On Sunday morning, Netflix chief content officer Ted Sarandos took the unusual step of posting a letter to customers on the company blog, explaining that the streaming service wasn’t renewing its agreement with the cable network Epix, meaning that high profile movies including “Hunger Games: Catching Fire,” “World War Z” and “Transformers: Age of Extinction” will disappear from its U.S. catalog at the end of September.
“While many of these movies are popular, they are also widely available on cable and other subscription platforms at the same time as they are on Netflix and subject to the same drawn out licensing periods,” wrote Sarandos (pictured, left) in the blog.
A few hours later, competing streaming service Hulu issued a press releasing boasting that it had signed a multi-year agreement with Epix, bring the very same big movies into its catalog beginning on Oct. 1, along with a thousands of other titles from from Lionsgate, MGM and Paramount, including franchises such as, the James Bond, “Rocky,” “Star Trek,” “Paranormal Activity”, “Beverly Hills Cop” and “Friday the Thirteenth” films. All new theatrical releases and original programming from Epix will be available 90 days after the start of their pay television window.
Hulu also noted other recent additions to its catalog, including titles from IFC Films (through its deal with AMC Networks, Showtime and The Criterion Collection.
“Hulu already offers some of the best and biggest titles in television programming, but our subscribers have been asking us for more, and more recent, big movies,” said Craig Erwich, SVP and head of content for Hulu, in a statement. “We listened. Through this new deal with EPIX, we are proud to now be able to offer a huge selection of the biggest blockbusters and premium films. This is a landmark deal for Hulu and it marks a huge expansion for our offering of premium programming.”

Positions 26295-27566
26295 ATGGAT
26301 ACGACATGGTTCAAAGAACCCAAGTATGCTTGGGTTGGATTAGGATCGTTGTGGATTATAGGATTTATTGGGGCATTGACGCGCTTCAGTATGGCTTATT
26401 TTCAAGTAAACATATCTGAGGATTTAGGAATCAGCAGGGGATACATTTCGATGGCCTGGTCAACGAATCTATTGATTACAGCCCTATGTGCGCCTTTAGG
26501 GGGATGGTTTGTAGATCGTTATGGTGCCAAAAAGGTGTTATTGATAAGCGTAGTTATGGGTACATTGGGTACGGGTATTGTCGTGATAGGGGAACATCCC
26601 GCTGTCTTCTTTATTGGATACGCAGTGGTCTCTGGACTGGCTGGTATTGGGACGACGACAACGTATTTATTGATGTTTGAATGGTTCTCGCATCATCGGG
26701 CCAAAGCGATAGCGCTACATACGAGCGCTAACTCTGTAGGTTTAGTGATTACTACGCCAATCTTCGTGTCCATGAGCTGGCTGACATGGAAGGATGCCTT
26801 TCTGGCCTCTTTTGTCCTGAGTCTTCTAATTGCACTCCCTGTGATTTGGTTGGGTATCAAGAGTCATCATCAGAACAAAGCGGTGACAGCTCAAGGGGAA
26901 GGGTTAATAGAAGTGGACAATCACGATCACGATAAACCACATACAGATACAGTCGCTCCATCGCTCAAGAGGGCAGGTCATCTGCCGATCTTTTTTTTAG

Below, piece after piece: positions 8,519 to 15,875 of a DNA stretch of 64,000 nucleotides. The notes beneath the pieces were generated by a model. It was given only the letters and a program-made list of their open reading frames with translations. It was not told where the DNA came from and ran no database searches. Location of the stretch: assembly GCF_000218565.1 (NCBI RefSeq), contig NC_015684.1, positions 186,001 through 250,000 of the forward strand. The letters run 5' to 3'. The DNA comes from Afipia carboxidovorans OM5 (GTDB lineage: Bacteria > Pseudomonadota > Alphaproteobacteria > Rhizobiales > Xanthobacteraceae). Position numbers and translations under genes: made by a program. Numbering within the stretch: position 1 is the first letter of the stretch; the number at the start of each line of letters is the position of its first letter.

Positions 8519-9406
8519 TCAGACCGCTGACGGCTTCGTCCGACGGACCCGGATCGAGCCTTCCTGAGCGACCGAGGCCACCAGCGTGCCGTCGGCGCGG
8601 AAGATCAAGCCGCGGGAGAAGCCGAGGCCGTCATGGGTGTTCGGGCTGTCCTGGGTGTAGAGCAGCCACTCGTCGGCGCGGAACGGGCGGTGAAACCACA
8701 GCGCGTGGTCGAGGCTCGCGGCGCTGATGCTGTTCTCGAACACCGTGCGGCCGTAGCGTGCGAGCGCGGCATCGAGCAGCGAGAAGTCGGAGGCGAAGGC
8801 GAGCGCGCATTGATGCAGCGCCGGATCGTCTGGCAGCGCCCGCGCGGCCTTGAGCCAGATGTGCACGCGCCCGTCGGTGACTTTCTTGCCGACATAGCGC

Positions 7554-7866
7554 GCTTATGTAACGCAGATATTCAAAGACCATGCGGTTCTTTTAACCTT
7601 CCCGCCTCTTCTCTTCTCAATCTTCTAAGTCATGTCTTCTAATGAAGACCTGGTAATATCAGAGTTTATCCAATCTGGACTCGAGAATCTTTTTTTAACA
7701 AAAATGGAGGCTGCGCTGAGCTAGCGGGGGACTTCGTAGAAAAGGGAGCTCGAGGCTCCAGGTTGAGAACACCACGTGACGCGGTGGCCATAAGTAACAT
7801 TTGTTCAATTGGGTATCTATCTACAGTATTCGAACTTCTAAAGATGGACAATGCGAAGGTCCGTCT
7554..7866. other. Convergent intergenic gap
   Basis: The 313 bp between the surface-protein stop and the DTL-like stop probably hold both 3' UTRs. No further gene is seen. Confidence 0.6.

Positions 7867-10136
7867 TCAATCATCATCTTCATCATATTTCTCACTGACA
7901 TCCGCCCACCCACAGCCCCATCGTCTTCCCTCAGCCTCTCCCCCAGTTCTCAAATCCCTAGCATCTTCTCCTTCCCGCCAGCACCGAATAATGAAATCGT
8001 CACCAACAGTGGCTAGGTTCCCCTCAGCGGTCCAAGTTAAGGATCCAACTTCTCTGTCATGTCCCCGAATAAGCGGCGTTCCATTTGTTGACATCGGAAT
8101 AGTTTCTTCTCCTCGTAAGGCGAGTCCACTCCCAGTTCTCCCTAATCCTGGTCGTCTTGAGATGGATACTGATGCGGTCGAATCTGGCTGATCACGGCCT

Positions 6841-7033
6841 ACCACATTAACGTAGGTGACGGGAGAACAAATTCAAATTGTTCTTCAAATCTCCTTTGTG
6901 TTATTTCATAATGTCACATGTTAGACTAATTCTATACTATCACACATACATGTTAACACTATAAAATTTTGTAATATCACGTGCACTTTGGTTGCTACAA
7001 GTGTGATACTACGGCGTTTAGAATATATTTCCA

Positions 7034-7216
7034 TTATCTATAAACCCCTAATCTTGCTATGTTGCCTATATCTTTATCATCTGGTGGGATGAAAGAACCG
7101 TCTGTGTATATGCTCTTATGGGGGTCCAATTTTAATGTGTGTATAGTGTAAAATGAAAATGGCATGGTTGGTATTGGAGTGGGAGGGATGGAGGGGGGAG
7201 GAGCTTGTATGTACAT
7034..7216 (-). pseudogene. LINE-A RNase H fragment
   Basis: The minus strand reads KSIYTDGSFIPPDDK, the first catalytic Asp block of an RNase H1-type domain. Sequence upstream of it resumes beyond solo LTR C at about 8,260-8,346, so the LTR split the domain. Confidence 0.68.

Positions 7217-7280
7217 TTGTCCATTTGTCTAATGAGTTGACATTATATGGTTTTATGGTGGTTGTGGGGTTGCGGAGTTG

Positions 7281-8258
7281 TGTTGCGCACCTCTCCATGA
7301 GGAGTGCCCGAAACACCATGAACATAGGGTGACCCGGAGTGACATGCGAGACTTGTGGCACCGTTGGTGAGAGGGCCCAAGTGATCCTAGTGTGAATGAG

Sarandos began the blog post by acknowledging the common complaint that doesn’t have enough new “in-demand” movies on its service.
“We hear from our members that you wish we had newer movies. So do we,” Sarandos wrote, then blamed studio licensing practices, which “means it often takes more than a year before consumers can watch a theatrically released movie when and how they want.”
Two years ago, Netflix tried to alleviate customer concerns by explaining their licensing challenges to customers in a video (below).
In his blog post yesterday, Sarandos talked up all the exclusive original programming that Netflix has in the works, including director Cary Fukunaga’s (“True Detective”) African war drama “Beasts of No Nation,” due in December; the first of four Adam Sandler comedies “Ridiculous Six,” due in December; the Bill Murray holiday special “A Very Murray Christmas,” directed by Sofia Coppola; the early 2016 releases “Crouching Tiger, Hidden Dragon: Green Legend” and “Pee-wee’s Big Holiday,” produced by Judd Apatow; the new drug war drama series “Narcos”; and the original documentary “Keith Richards: Under the Influence,” premiering Sept. 18.
Sarandos also boasted of the family films Netflix has coming due to new agreements with Universal (“Minions”), Sony Pictures Animation (“Hotel Transylvania 2”) and DreamWorks Animation (“Home”) and pointed out that it will be hte exclusive U.S. pay TV home of the latest theatrical movies from the The Walt Disney Company, including Pixar, Lucasfilm and Marvel movies.
“The majority of these films will arrive on Netflix faster than traditional arrangements had previously allowed,” Sarandos wrote.